Email of the day on global property prices
Comment of the Day

September 19 2022

Commentary by Eoin Treacy

Email of the day on global property prices

In the Big Picture Roundup, you shared this wonderful chart.

The problem is that the way that you shared it, means that we could not see the date axis.

It would be great if you could share a better version of this chart e.g., on Comment of the Day

Thank you in advance

Eoin Treacy's view

Thank you for pointing this out. The aspect ratio between my monitor and the recording software is not always one to one. Here is the chart you were asking about.
What I like about this chart is it starts in 2000. It graphically illustrates that some property markets completely sidestepped the housing crash associated with the global financial crisis in 2008. These same markets, notably Australia, Canada, New Zealand and Sweden are expensive on a price/income and price/rent basis.

These are about the only objective measures of affordability. When they are elevated, it suggests acute sensitivity to interest rates, liquidity and government support. Bond yields are rising in all of these markets so that is raising mortgage rates and putting pressure on prices.
Zillow was sending me push notifications on my phone for most of the last year telling me how much my house had appreciated in value. Now that the algorithm is going in the opposite direction (apparently my house lost $83,000 in value last month), I’m not getting that feel good factor anymore and the push notifications have stopped.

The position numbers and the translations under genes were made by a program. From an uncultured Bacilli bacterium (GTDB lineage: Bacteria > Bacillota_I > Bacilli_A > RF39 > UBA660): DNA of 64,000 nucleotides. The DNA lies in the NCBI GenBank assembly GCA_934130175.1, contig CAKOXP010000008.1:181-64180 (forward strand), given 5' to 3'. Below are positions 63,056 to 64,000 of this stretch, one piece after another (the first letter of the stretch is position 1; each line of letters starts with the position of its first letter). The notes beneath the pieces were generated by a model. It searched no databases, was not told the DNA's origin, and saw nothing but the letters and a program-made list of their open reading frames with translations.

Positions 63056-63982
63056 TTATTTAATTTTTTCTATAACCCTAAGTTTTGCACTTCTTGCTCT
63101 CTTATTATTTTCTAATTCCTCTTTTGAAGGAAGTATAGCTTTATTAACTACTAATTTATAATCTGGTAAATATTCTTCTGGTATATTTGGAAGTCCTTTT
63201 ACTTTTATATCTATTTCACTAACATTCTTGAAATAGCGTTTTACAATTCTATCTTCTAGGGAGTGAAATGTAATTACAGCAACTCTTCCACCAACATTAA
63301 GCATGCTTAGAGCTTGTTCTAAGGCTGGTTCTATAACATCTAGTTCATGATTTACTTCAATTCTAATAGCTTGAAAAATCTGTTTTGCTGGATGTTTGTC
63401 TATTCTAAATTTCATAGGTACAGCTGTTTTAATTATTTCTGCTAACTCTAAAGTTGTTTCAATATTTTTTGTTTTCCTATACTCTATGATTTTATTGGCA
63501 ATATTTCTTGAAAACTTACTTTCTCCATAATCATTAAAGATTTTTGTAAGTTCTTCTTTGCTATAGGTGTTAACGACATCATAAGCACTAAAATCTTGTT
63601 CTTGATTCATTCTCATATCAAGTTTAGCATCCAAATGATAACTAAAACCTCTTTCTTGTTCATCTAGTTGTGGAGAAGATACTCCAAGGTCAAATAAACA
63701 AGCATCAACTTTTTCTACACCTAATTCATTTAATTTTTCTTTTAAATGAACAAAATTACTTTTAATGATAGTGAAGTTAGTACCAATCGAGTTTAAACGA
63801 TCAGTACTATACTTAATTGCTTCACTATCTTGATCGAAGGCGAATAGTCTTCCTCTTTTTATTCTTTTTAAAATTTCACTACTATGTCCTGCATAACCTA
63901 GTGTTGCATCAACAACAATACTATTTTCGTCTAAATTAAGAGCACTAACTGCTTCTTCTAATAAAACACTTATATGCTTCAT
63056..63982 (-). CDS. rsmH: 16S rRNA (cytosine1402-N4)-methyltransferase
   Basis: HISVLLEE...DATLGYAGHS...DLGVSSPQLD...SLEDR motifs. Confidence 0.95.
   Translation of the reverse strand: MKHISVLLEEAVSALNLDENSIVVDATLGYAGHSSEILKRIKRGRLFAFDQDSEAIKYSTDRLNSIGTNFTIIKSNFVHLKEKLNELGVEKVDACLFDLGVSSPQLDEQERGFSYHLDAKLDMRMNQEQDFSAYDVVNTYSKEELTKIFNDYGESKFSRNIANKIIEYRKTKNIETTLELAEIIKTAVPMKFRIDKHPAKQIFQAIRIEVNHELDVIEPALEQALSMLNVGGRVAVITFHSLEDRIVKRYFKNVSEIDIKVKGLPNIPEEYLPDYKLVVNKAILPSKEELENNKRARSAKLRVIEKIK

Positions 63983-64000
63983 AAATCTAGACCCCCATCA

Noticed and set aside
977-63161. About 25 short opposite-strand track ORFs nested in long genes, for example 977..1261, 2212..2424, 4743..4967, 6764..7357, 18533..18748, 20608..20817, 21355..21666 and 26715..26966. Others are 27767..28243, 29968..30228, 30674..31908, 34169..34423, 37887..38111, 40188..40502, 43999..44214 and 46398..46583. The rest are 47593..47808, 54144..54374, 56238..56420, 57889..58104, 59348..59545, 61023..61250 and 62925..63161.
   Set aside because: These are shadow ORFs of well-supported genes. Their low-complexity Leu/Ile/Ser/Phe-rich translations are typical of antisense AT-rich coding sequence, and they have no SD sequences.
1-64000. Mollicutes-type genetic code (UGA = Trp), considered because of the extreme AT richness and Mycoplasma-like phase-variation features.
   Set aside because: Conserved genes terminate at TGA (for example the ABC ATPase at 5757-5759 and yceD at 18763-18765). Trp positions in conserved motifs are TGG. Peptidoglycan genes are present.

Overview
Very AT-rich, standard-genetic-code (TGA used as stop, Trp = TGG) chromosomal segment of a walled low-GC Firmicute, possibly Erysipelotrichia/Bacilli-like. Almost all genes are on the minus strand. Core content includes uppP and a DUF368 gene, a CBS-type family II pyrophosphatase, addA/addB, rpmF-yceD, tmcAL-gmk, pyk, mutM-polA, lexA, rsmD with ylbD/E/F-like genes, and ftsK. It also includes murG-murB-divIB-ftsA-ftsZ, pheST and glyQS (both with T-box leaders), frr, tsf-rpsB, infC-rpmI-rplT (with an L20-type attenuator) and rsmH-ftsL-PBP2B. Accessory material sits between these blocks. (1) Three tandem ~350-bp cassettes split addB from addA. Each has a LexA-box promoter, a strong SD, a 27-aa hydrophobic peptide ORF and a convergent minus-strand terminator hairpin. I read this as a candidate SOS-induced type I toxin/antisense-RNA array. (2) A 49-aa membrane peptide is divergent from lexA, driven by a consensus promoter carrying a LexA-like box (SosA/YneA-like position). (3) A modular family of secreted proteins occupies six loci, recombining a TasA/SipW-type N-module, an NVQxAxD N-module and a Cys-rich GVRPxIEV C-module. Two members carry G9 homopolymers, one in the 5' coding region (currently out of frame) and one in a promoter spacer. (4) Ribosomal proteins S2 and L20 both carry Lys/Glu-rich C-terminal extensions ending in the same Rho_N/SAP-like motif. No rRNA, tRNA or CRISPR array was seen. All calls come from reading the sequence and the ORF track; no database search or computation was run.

Two issues immediately come to mind. The first is the central bank problem with the highest inflation in decades. Only the Bank of England has said they expect a recession. However, that’s because they are reduced to talking down inflation because of the potentially disastrous consequences of raising rates for adjustable-rate mortgages. Nevertheless, the threat is the same for all overleveraged markets and that includes much of the USA following the acceleration during the pandemic.

The second issue is commodities. Australia, New Zealand and Canada are major commodity exporters and Chinese demand softened the blow from the global financial crisis. Today, China’s demand is in question so it may be less of a support during a recession.

Adjusted for the weakness of their domestic currencies the S&P/NZX 50FG is trading lower in a consistent manner. The S&P/ASX 200 is testing its lows but is clearly trending downwards.  The S&P/TSX is exhibiting relative strength but has a lot of work to do to repair the trend.

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